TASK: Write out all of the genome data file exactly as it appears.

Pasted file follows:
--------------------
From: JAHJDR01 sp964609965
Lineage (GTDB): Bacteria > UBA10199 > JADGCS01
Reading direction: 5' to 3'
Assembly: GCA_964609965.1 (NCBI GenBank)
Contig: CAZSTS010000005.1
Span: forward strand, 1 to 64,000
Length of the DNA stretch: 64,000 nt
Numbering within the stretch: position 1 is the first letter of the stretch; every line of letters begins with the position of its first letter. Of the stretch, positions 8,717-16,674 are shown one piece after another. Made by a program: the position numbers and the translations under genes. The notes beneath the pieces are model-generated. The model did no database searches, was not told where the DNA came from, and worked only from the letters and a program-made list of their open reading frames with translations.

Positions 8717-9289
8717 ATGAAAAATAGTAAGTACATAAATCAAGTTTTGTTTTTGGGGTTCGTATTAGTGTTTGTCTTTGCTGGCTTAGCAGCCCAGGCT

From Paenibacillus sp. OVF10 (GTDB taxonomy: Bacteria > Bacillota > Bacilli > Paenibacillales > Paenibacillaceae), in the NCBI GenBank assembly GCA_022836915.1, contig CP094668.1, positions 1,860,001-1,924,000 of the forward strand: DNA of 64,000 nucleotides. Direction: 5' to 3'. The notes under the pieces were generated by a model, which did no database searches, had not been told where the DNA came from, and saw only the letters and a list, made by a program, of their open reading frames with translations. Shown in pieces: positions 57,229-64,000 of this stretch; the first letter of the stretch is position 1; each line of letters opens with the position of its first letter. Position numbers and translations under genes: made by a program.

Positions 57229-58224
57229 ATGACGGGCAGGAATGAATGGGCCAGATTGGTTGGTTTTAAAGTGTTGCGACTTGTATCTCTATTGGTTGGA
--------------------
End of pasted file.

From: JAHJDR01 sp964609965
Lineage (GTDB): Bacteria > UBA10199 > JADGCS01
Reading direction: 5' to 3'
Assembly: GCA_964609965.1 (NCBI GenBank)
Contig: CAZSTS010000005.1
Span: forward strand, 1 to 64,000
Length of the DNA stretch: 64,000 nt
Numbering within the stretch: position 1 is the first letter of the stretch; every line of letters begins with the position of its first letter. Of the stretch, positions 8,717-16,674 are shown one piece after another. Made by a program: the position numbers and the translations under genes. The notes beneath the pieces are model-generated. The model did no database searches, was not told where the DNA came from, and worked only from the letters and a program-made list of their open reading frames with translations.

Positions 8717-9289
8717 ATGAAAAATAGTAAGTACATAAATCAAGTTTTGTTTTTGGGGTTCGTATTAGTGTTTGTCTTTGCTGGCTTAGCAGCCCAGGCT

From Paenibacillus sp. OVF10 (GTDB taxonomy: Bacteria > Bacillota > Bacilli > Paenibacillales > Paenibacillaceae), in the NCBI GenBank assembly GCA_022836915.1, contig CP094668.1, positions 1,860,001-1,924,000 of the forward strand: DNA of 64,000 nucleotides. Direction: 5' to 3'. The notes under the pieces were generated by a model, which did no database searches, had not been told where the DNA came from, and saw only the letters and a list, made by a program, of their open reading frames with translations. Shown in pieces: positions 57,229-64,000 of this stretch; the first letter of the stretch is position 1; each line of letters opens with the position of its first letter. Position numbers and translations under genes: made by a program.

Positions 57229-58224
57229 ATGACGGGCAGGAATGAATGGGCCAGATTGGTTGGTTTTAAAGTGTTGCGACTTGTATCTCTATTGGTTGGA